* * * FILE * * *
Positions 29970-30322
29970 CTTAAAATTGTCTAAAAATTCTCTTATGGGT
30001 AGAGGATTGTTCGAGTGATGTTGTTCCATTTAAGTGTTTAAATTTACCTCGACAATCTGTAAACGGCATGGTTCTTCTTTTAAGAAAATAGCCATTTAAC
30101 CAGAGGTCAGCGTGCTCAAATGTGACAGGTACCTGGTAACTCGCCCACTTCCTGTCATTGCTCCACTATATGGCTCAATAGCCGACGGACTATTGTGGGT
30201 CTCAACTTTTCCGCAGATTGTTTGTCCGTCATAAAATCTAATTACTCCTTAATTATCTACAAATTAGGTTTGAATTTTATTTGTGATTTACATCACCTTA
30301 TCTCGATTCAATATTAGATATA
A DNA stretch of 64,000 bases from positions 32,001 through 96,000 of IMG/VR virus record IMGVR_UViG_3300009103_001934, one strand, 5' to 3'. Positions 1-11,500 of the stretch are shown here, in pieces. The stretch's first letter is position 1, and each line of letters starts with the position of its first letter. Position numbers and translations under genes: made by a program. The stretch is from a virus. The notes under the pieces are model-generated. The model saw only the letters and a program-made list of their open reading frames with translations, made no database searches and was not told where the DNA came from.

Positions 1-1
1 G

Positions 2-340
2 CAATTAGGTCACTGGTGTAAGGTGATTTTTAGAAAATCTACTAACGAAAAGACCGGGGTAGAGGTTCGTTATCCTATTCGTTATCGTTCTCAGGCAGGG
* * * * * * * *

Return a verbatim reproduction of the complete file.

Positions 29970-30322
29970 CTTAAAATTGTCTAAAAATTCTCTTATGGGT
30001 AGAGGATTGTTCGAGTGATGTTGTTCCATTTAAGTGTTTAAATTTACCTCGACAATCTGTAAACGGCATGGTTCTTCTTTTAAGAAAATAGCCATTTAAC
30101 CAGAGGTCAGCGTGCTCAAATGTGACAGGTACCTGGTAACTCGCCCACTTCCTGTCATTGCTCCACTATATGGCTCAATAGCCGACGGACTATTGTGGGT
30201 CTCAACTTTTCCGCAGATTGTTTGTCCGTCATAAAATCTAATTACTCCTTAATTATCTACAAATTAGGTTTGAATTTTATTTGTGATTTACATCACCTTA
30301 TCTCGATTCAATATTAGATATA
A DNA stretch of 64,000 bases from positions 32,001 through 96,000 of IMG/VR virus record IMGVR_UViG_3300009103_001934, one strand, 5' to 3'. Positions 1-11,500 of the stretch are shown here, in pieces. The stretch's first letter is position 1, and each line of letters starts with the position of its first letter. Position numbers and translations under genes: made by a program. The stretch is from a virus. The notes under the pieces are model-generated. The model saw only the letters and a program-made list of their open reading frames with translations, made no database searches and was not told where the DNA came from.

Positions 1-1
1 G

Positions 2-340
2 CAATTAGGTCACTGGTGTAAGGTGATTTTTAGAAAATCTACTAACGAAAAGACCGGGGTAGAGGTTCGTTATCCTATTCGTTATCGTTCTCAGGCAGGG